Archive for February 2010

How Do People Figure?

February 28, 2010

Where do the America people stand on health care? Do they feel it is ok for two children, who both have a serious illness, where one is from a wealthy family and the other from a low earning working class family, to receive markedly different health care? Is that American?

How do Americans feel about someone being dropped by their insurance company due to some “pre-existing condition”, like diabetes, or high blood pressure, or breast cancer? Does this have the ring of American fairness?

How would Americans feel if they knew that their health care, if they have it, is the costliest in the world and is mediocre when compared to most other European Countries, Canada, and Japan? Does this offend Americans sense of pride?

Do you think it is ok for health care costs to increase each year at 2-3 times the rate of inflation and for 2010 and 2011 social security benefits will not increase at all? Do you wonder who is getting a good deal here?

If this panel of Americans listened to the Health Care Summit on Thurday, they would have heard Republican Congress members speak against any of these reforms.  They might have said this was unfortunate, but they preferred to start over.

Republicans did speak about costs but offered no comprehensive plan. Republicans declined to express any sensitivity towards these fairness issues. Instead, they said it was ok to keep these inequities, maybe forever, but surely not until health care costs were reduced.  Why should some Americans have coverage and others not?

Why could the Republicans not have offered their support in exchange for Democratic support for concrete steps to decrease health care costs and to introduce other measures measures designed cap the yearly run away health cost increases?

One is left with a purely political answer that “no way, no how” will Republicans help President Obama even, if necessary, at the expense of innocent children and less well off citizens.  The other possibility is even uglier, that Republicans simply believe this should be a country where the wealthy get health care and the less wealthy do not.

Democrats do not escape this quandary without some serious questioning about why they did not include more serious measures to significantly reduce health care costs. If the current bill does pass and its provisions to provide much broader coverage and to stop the predatory practices of health care insurers, Democrats will be duty bound to seriously engage in legislation that would bring health care costs in line with global standards and cap these costs (as a percent of GDP) at a level the country can afford.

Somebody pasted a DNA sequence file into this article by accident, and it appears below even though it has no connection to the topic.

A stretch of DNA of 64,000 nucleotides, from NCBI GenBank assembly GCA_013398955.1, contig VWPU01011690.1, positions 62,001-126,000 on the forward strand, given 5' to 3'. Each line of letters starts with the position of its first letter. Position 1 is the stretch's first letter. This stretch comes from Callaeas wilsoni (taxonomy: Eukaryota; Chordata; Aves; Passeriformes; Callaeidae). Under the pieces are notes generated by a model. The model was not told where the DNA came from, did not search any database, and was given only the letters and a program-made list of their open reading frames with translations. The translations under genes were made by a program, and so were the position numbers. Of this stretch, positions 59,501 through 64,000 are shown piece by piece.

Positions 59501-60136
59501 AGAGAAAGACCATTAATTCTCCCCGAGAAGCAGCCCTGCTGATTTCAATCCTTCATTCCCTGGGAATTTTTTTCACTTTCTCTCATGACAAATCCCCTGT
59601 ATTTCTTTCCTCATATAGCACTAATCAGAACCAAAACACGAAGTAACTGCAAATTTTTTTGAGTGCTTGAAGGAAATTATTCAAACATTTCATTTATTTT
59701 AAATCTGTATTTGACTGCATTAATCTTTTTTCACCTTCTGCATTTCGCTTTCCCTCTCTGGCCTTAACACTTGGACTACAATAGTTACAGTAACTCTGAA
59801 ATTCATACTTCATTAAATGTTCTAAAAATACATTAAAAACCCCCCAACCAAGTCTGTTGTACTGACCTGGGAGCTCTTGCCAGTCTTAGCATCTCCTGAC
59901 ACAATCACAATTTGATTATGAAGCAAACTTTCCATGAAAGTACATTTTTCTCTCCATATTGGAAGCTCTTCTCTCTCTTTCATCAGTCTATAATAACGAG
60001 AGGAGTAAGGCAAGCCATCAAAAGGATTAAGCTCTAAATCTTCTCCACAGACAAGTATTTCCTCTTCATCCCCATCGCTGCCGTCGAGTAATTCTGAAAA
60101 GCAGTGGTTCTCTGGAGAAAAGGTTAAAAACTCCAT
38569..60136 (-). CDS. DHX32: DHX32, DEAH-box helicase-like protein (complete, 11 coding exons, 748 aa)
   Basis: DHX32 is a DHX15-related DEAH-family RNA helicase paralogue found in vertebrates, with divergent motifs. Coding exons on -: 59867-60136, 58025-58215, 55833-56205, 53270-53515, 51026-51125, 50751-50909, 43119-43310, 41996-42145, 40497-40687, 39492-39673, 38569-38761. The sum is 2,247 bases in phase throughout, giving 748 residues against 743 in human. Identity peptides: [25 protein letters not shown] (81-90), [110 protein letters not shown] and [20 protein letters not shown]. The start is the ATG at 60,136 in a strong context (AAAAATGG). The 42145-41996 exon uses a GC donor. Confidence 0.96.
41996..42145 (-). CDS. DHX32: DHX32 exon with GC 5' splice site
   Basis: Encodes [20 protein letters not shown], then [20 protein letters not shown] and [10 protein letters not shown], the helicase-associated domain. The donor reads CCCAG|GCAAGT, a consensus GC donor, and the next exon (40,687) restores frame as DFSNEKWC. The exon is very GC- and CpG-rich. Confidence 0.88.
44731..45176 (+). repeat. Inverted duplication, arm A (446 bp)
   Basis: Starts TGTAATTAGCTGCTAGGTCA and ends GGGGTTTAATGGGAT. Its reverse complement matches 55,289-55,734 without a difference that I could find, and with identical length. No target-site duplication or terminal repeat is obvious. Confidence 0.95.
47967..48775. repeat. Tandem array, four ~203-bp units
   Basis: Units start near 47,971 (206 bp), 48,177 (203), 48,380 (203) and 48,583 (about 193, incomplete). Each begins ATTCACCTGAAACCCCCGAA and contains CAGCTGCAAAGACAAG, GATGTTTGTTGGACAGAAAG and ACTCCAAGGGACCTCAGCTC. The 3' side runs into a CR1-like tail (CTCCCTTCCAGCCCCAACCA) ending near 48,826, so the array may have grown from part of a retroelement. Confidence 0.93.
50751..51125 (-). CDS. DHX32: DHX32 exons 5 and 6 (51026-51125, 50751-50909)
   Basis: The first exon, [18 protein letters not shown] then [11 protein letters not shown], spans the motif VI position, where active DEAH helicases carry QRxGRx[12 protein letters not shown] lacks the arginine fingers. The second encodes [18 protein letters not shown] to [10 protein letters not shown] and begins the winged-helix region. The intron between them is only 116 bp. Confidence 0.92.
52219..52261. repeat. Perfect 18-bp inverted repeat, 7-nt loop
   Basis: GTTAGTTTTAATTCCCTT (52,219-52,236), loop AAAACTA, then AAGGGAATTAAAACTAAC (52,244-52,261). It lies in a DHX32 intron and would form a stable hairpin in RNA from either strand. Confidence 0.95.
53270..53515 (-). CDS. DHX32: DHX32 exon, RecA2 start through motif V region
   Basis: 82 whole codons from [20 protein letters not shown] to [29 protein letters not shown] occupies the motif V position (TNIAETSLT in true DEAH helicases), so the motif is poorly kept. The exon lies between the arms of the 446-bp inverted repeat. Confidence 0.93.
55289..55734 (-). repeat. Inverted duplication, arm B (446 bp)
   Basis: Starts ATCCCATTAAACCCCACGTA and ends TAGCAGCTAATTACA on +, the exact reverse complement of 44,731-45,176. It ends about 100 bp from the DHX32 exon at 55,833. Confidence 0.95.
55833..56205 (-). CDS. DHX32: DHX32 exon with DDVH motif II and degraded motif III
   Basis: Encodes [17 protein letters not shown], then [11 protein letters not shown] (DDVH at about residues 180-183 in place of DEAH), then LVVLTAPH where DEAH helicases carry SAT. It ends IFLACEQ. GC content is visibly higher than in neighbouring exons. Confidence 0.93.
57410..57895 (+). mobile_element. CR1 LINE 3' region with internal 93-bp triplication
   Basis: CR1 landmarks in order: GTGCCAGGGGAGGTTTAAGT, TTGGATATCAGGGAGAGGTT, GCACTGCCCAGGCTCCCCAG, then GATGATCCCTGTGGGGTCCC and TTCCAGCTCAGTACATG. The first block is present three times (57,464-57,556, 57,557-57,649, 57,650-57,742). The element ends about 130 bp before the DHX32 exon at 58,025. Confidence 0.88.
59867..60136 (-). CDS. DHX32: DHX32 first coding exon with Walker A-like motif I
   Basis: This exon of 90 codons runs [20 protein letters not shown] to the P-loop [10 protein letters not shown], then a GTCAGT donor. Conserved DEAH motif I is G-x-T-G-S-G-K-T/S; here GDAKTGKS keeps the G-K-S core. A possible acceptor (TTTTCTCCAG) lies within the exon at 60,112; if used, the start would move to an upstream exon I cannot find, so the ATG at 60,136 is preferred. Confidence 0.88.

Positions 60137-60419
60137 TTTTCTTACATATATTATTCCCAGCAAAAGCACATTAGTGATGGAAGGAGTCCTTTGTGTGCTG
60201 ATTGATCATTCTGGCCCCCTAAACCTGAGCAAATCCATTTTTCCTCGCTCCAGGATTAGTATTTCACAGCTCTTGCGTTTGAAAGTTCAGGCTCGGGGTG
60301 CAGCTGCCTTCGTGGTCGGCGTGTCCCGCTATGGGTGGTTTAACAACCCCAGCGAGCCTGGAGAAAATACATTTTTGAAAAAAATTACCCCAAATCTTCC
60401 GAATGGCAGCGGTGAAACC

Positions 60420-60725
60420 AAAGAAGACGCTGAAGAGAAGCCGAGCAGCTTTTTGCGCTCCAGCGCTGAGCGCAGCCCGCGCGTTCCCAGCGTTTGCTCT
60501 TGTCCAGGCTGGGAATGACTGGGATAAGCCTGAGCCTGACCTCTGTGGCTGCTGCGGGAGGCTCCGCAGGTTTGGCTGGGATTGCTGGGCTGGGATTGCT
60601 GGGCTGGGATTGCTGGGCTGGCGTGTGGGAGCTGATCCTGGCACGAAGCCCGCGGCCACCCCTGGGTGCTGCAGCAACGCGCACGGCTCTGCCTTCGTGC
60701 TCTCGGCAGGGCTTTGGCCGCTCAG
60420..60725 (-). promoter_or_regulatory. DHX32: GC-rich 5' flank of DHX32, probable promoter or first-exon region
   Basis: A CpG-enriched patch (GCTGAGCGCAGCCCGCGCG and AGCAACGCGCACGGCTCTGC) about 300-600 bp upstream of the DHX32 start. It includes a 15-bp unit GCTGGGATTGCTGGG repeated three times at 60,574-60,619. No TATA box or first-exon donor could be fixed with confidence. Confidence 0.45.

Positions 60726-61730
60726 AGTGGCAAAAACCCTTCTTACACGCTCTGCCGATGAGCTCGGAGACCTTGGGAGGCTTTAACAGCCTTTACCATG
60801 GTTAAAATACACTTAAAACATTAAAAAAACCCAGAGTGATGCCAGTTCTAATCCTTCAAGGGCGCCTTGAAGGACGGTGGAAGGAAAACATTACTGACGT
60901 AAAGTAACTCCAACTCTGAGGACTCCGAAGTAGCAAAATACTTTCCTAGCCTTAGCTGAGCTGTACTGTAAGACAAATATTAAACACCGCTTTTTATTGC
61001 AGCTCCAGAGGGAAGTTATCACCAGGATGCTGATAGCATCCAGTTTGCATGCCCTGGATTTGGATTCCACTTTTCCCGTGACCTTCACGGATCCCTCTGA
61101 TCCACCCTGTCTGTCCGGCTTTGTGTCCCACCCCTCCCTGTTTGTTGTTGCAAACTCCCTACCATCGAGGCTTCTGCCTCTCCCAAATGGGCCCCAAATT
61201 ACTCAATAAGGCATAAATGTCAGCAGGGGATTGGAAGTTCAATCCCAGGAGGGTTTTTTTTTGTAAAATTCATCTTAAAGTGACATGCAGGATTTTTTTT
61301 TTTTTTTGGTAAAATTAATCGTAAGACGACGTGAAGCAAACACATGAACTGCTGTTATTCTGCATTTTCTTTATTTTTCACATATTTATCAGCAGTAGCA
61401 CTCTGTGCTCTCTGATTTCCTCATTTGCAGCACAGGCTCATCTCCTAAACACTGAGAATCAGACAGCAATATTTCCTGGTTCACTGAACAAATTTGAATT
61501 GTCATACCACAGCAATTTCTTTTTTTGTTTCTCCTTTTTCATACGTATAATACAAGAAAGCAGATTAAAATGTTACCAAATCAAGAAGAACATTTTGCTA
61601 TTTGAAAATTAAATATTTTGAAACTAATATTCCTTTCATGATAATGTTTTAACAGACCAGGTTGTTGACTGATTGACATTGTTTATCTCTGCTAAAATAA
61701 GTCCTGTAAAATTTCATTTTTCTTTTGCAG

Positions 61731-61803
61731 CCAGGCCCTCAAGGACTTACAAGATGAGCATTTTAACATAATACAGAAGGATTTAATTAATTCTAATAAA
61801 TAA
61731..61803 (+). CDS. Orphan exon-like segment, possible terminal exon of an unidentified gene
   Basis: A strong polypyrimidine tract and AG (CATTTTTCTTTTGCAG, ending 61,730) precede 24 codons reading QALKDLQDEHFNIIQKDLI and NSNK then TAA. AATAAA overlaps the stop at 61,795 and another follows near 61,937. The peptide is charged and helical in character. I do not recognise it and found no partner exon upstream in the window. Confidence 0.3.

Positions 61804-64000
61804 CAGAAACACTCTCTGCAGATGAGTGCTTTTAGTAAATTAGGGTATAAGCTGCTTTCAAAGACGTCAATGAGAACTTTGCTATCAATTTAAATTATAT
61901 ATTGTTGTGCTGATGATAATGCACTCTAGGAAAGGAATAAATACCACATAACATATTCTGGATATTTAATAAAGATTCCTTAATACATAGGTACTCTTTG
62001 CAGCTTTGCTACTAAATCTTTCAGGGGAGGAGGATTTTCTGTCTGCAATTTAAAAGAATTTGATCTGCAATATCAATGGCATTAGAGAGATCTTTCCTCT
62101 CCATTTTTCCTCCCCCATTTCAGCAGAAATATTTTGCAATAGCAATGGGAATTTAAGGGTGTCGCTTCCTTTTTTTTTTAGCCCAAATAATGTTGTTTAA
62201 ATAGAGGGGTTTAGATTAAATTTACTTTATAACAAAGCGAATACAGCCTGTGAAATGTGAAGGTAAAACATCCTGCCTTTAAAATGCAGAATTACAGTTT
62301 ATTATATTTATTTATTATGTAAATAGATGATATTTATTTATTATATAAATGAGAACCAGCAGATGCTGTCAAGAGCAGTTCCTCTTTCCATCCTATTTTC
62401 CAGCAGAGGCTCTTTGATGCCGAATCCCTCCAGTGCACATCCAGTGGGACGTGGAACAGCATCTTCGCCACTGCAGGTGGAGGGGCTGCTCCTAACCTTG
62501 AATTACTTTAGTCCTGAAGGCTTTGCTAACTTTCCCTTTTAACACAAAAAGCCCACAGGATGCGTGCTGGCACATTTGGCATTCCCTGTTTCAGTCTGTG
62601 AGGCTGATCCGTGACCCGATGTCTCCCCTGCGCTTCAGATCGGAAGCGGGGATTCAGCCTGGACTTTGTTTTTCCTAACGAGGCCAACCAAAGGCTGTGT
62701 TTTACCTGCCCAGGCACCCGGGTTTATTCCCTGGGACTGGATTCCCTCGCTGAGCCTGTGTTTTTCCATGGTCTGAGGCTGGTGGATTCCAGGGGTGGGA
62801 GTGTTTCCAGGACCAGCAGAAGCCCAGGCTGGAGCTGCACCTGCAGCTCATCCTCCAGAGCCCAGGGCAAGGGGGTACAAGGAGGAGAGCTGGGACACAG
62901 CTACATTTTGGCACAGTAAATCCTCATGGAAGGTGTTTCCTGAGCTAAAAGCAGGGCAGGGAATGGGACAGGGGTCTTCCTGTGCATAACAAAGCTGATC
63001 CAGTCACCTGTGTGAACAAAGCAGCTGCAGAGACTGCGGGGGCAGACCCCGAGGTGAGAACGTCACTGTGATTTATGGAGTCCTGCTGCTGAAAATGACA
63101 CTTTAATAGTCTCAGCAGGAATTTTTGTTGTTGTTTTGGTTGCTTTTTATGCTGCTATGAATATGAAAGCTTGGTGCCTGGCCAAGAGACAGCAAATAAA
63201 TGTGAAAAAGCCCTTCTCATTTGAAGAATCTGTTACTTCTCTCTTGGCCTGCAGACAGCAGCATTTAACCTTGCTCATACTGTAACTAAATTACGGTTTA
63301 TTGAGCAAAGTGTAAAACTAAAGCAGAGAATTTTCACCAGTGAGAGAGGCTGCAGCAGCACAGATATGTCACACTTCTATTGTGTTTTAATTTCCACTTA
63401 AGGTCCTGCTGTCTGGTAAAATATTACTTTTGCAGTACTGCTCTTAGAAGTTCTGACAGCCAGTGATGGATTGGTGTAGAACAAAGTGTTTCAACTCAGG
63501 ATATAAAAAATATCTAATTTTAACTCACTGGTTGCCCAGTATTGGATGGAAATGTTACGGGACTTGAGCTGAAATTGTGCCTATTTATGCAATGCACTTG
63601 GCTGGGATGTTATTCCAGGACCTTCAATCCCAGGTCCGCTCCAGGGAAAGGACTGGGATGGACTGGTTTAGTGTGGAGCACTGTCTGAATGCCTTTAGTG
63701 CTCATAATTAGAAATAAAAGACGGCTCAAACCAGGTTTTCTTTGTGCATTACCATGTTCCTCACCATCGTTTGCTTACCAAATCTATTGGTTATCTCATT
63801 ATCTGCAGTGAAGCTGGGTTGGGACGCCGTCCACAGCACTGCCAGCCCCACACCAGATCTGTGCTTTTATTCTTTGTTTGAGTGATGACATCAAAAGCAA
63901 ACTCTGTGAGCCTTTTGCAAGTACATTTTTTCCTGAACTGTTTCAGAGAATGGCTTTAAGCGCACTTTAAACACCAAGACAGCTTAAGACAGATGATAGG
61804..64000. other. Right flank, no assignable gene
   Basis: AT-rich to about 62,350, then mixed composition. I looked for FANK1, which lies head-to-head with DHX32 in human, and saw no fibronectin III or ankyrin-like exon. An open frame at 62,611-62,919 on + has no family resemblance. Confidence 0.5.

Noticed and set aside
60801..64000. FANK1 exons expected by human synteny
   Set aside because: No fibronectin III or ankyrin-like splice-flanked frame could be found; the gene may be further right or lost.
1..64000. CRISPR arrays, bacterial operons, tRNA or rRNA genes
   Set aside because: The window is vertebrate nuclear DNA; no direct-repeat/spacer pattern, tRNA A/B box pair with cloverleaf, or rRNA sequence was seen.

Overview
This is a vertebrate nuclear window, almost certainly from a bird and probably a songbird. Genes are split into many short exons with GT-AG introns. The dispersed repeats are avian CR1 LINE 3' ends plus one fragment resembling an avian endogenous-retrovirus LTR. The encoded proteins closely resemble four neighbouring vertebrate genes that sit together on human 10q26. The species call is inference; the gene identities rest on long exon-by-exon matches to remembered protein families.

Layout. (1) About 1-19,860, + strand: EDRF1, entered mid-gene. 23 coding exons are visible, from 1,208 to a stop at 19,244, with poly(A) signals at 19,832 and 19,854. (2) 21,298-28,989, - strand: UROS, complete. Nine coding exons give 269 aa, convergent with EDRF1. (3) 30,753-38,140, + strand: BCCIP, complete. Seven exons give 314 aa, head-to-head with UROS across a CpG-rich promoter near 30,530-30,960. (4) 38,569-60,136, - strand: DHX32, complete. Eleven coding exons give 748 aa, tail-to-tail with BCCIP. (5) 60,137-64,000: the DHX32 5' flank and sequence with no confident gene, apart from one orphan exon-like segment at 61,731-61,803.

Pelosi and Reid

February 27, 2010

If the Blair House was the headquarters of a vibrant American corporation and last Thursday’s Health Care Summit was a meeting of its senior executives, I think there would have been new jobs in line for Senate Leader Harry Reid and Speaker of the House Nancy Pelosi.

Their behaviors and rhetoric were far beneath the dignity of their positions and demeaned the importance of this meeting. Their performance clearly call into question their ability to lead.

Seniority and gender recognition are powerful reasons to consider in picking leaders but both have limits. Representatives Dingle and Rangel both added nothing of value in their comments and in effect detracted from the strength of President Obama’s proposals.

Thursday’s meeting was not that of a corporation but sadly it was a meeting of the senior leaders of our Country. It was inescapable that these four “leader” speak to the often overlooked wisdom of “term limits”.

Choice is Clear

February 26, 2010

Following yesterday’s “health care summit”, President Obama and Congressional Democrats have a clear cut choice to make. In a mostly positive manner Congressional Republicans laid out their position as clear as one could expect. Their position is “the current health care delivery system costs too much and so Republicans see no reason to add more people to the health care rolls”. They seem to not worry about anyone unfortunate enough to loose or not be have coverage, and chalk it up to “that’s life”.

Republicans dressed up their position with various claims such as:

  • Proposed bill will increase deficit. (CBO estimates are that deficit would decrease not increase.  Full disclosure is that doing nothing is projected increase the deficit, and this bill would make the increase a little less.)
  • Proposed bill would hurt older Americans by cutting Medicare. (Most experts agree that there is plenty of room in the current Medicare program to trim costs without taking away from necessary services, and with AARP aged citizens representing a huge voting block, it is difficult to see a reduction in Medicare services across the board.)
  • Proposed bill is not what Americans want, and that’s why Republicans are against it. (Actually almost all the provisions of the bill when polled separately are favored by a majority of Americans. With all the confusion created by Republicans and other conservatives, it is no wonder people are unsure the total bill is a good idea.

Democrats also did a disservice to Americans by not making a stronger case for reducing health care costs. With any dispassionate review of health care among modern industrialized countries, it is inescapable to see that the US has by far the most expensive health care (we spend the most), and a system that is not superior to these other countries.

So, America is left with the choice of continuing with a system that will increases in cost each year at rates 2-3 times the rate of inflation, will continue to generate a larger and larger number of people priced out of the market each year, will continue to deny coverage to people with “pre-existing conditions”, and will leave millions of working Americans (those earning more than Medicaid maximum incomes) uninsured (the very poor qualify for Medicaid and can get coverage), or we can take a first step in achieving fairness.